Former Cowboys defensive tackle Josh Brent will meet with commissioner Roger Goodell by the end of next week, if not sooner, in an effort to gain re-entry to the NFL, according to his agent Peter Schaffer.
Brent was released from a Dallas addiction rehabilitation facility Tuesday.
Brent retired prior to the 2013 season and prior to the trial that convicted him of intoxication manslaughter for the December 2012 crash that killed his friend and Cowboys teammate Jerry Brown Jr.
"There are a lot of bridges that had to be crossed to get to this point and there still are bridges that have to be crossed now," Schaffer said.
"But I do believe he is a much mature and aware individual. He'll be a better player and person. He'll be playing with a sense of purpose for Jerry's family, and people will see he deserves a second chance."
Schaffer said there were multiple requirements for Brent to get to this point. He had to spend close to 45 days at the Enter Health Facility in the Dallas area, where Brent built up a support system that still is helping rehabilitate him.
Brent also went to the Brown family to get their blessing on resuming his NFL career, and Schaffer said they happily extended it. Brent officially filed for reinstatement Tuesday.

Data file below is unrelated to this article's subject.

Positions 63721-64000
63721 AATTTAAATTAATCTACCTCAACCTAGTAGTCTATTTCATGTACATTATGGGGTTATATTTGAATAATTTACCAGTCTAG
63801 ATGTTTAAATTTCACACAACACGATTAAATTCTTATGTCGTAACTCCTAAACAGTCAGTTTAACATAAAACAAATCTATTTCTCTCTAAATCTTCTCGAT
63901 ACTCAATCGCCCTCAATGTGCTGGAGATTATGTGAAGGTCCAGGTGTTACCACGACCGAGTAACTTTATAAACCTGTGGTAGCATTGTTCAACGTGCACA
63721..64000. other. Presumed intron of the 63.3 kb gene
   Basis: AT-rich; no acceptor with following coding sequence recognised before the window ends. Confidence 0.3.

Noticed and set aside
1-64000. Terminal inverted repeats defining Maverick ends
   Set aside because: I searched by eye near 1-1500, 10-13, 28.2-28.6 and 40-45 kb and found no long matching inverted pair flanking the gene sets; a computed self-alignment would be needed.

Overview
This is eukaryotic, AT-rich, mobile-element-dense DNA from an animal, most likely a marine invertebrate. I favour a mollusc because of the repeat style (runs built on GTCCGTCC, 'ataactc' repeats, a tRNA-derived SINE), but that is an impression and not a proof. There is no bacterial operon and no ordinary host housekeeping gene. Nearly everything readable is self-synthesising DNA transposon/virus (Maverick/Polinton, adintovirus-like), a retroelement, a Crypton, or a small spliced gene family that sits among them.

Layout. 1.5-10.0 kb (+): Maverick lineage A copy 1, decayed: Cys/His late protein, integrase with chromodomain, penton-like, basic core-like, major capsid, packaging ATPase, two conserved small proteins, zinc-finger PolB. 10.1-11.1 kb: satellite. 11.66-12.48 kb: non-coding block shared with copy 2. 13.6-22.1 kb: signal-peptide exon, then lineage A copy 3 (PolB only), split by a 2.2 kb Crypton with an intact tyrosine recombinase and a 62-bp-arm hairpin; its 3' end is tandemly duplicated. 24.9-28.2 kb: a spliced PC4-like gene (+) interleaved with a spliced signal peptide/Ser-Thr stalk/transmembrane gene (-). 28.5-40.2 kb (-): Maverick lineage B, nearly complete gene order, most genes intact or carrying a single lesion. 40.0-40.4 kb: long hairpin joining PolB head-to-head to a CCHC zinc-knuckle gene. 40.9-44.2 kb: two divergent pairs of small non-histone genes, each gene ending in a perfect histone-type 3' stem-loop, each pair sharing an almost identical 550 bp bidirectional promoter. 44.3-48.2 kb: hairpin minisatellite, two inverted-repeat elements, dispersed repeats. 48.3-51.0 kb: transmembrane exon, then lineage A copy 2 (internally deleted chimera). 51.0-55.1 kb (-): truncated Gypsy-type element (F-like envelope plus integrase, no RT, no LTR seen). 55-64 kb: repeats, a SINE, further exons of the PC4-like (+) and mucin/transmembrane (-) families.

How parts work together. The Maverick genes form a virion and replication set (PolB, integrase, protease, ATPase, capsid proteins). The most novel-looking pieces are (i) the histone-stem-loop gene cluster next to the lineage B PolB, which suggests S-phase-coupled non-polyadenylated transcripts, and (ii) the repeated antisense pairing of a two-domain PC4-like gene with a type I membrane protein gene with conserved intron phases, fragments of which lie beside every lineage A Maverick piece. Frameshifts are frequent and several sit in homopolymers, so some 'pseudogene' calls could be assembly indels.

Now Brent needs Goodell to be comfortable reinstating him, and the Cowboys must determine whether they want to bring him back to their roster. There is no timetable for when Goodell will make a decision.
Dallas owner and general manager Jerry Jones, who has been consistent in his support of Brent, said he did not want to "look presumptuous" by stating an intention to re-sign the defensive tackle before the commissioner makes a ruling.
However, Jones has made it clear the Cowboys would seriously consider giving Brent a chance to resume his football career, a stance Jones reiterated Wednesday.
"He has played at a level before that would help us, yes, and obviously we're trying to build this defensive line," Jones said. "I know that one thing for sure, he is contrite, and I know he feels one of the best ways to pay his debt to what he feels to the family is to do what he does the best and that is be a football player. He's got it to do, but talking with him, there is a lot of resolve there."
Jones has said he believes Brent deserves another chance to play in the NFL, whether it's with the Cowboys or another team. Jones added Wednesday that a story of Brent's redemption could serve as an example for others.
"I think that the pluses are that he's had an experience and been through something that will make or break his life," Jones said. "There's a whole bunch of where he goes from here relative to what he's been through. He can be a great example. There's no place like the NFL to rehab your credibility or show that you are contrite.
"It's a great opportunity for him under the circumstances to have made the mistake that he made to do some real good, help a lot of people and basically leave a better taste in people's mouths about Josh Brent."
Information from ESPNDallas.com's Tim MacMahon was used in this report.